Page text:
Johnstone deftly dances the starting-line samba, ducking and weaving between other Gunboats. Although the other boats are driven by his customers, it is obvious that, given a starting line and a hopped-up boat and crew, Johnstone’s competitive spirit is alive and strong. Johnstone calls for a few tacks, the crew springs from one hull to the other, and Blast does a little nip-and-tucking before her bows pierce the starting line exactly on queue, winning the start. With barely a word from the helm station, Williams and Ditton begin hoisting the big A-sail, which the crew unfurls the second the halyard lock clicks home. WHOOSH! I feel Blast 's boatspeed ramp up several knots as the big sail fills with air, its tackline flying from the weather hull. Johnstone foots off a few degrees, just enough for Blast to momentarily fly a hull, giving the spectator boats a glimpse of her slippery underside, then heads up a few degrees and locks onto the rhumb line in the lead. Glancing at the speedo, I am pleasantly surprised by the mid-teen reading; I couldn’t feel it from my perch on the weather rail.
I am even more impressed to see Blast walking past professionally sailed monohulls that are far bigger than her 48 feet. I am enjoying the view from the ergonomic weather rail, and the atmosphere aboard is relaxed, calm, with everybody taking things fairly easy. Considering how much cloth we are flying and the fact that our boatspeed is pegged in the mid-teens, you’d think things would be tense, as they often are on Corinthian-crewed monohulls sailing at this speed. It begins to dawn on me that the true brilliance of Gunboat sailing is that you can blaze past fast monohulls without much stress, while maintaining a high level of civilized comfort.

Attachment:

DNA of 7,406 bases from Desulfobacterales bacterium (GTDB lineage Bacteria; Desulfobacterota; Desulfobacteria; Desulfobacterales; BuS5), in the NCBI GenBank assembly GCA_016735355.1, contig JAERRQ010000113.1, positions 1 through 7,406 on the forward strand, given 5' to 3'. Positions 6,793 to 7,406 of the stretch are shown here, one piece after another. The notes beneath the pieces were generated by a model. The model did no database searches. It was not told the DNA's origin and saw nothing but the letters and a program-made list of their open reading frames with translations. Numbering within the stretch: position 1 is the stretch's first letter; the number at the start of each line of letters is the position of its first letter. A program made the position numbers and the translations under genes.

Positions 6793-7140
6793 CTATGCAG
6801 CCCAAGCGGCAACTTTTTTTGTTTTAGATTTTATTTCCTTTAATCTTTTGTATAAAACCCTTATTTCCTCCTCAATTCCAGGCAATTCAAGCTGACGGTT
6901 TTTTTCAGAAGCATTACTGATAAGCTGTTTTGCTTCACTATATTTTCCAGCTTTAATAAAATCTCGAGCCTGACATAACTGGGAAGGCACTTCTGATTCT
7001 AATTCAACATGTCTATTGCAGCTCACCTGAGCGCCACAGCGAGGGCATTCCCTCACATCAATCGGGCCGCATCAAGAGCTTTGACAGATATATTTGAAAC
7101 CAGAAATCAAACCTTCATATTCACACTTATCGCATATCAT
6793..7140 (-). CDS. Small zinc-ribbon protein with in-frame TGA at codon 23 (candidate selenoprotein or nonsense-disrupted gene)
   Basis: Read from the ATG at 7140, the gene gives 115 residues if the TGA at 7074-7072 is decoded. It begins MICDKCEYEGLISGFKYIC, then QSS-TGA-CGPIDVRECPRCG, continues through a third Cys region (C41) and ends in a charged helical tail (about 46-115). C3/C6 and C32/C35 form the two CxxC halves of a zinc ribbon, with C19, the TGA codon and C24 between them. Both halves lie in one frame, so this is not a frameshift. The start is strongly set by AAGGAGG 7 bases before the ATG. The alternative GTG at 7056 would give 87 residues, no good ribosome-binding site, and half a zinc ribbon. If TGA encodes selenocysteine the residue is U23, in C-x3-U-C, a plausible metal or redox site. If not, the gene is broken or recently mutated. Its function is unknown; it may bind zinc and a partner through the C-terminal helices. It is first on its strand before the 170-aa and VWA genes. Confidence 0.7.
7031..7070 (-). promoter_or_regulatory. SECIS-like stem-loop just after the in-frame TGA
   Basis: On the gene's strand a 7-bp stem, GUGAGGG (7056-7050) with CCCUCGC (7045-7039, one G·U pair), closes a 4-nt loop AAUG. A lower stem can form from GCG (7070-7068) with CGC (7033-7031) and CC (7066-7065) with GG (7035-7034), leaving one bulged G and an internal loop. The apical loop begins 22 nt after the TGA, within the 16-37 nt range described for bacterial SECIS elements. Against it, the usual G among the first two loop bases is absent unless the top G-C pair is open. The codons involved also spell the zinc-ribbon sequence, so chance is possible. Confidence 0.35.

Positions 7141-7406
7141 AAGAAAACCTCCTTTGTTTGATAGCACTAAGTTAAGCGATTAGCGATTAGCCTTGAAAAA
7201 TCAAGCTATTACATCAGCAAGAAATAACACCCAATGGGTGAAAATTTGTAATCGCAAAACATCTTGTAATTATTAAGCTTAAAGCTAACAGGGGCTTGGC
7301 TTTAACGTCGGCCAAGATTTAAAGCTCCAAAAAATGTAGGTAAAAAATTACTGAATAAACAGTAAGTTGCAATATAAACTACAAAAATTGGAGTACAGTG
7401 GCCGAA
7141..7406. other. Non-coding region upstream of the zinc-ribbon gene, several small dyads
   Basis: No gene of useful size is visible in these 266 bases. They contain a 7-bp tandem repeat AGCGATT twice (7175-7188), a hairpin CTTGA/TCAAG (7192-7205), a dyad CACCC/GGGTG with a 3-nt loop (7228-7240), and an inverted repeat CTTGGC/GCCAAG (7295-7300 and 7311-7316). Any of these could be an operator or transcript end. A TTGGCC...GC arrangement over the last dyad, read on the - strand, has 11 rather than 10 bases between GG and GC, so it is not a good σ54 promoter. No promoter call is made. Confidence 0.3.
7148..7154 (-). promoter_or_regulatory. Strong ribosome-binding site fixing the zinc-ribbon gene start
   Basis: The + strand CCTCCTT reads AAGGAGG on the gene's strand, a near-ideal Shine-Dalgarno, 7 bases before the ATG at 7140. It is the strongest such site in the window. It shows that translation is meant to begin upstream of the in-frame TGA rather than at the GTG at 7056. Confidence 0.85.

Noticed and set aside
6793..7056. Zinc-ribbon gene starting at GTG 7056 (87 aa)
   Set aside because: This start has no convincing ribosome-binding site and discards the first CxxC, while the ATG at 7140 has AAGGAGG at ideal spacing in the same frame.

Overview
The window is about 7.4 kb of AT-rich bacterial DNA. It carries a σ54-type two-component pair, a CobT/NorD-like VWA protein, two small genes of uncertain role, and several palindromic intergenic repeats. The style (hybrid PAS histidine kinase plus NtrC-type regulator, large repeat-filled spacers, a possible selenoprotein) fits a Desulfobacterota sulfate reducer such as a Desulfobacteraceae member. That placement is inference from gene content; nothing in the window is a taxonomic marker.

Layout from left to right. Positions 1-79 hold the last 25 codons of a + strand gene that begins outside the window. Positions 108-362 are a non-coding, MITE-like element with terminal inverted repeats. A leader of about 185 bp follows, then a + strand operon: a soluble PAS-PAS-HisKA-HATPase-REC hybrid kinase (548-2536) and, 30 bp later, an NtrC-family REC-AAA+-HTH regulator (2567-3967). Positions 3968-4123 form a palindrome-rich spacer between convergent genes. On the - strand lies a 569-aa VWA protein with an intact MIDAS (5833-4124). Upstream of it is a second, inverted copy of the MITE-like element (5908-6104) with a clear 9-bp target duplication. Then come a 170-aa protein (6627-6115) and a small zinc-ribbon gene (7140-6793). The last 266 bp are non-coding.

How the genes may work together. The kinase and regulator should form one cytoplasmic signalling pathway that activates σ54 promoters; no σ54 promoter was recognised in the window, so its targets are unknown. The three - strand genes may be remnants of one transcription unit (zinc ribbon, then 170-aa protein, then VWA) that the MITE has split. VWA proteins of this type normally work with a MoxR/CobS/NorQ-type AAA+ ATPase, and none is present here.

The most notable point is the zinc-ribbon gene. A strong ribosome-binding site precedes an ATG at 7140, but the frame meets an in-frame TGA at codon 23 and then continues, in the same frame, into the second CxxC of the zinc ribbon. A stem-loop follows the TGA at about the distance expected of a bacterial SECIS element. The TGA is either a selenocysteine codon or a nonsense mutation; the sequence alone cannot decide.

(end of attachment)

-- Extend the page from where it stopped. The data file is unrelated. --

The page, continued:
Johnstone slides us through a couple of perfectly executed gybes, but since we are sailing as fast as—or faster than—the true-wind speed, it doesn’t take long for our apparent wind to move slightly forward of the beam, allowing Blast ’s A-sail to prove its worth. And to leeward even more boats slide astern, with only the maxiyachts and the bigger Gunboat 62s proving unpassable.
Soon Johnstone issues the command to prepare for the meandering upwind leg. The jib is unfurled and the A-sail is lowered into the waiting hands of the crew, who quickly and efficiently get it sorted out, just as our bows start slicing through the small chop. Blast carries acceptable speed to weather, sailing fairly tight angles as we tear (without hobbyhorsing) up the coast toward Falmouth Harbour. Some of the faster monohulls are catching us on this long, close-winded leg, but plenty of others in our size range are still safely astern. And while the monohull crews are hiking out hard, trying to get every bit of body weight as far to weather as possible, our ride is smooth and flat. My job is to sit comfortably on deck, my legs hanging over the side, my toes grateful for the occasional hit of bathtub-warm Caribbean water, munching on a delicious sandwich.
“Peter, are you aware of those reefs up there?” someone yells from the foredeck. Sure enough, there is a boat-eating reef some 20 boatlengths from the shore. “We’re fine,” replies Johnstone. “Plenty of water, as long as we don’t sprout a keel!” Johnstone spins the wheel to weather a few boatlengths from the reef, and I watch as the headsail tacks over on its flush-deck jib track.
Blast ’s twin hulls cross the line far sooner than I would like. We finish fourth out of six boats, and only one GB48 beats us across the line. I realize then that I could get used to this sort of sailing. Really used to it. The siren song of these beautiful, South Africa–built racer/cruiser speed machines plays loudly in my head for several days. Even while sailing on state-of-the-art monohulls.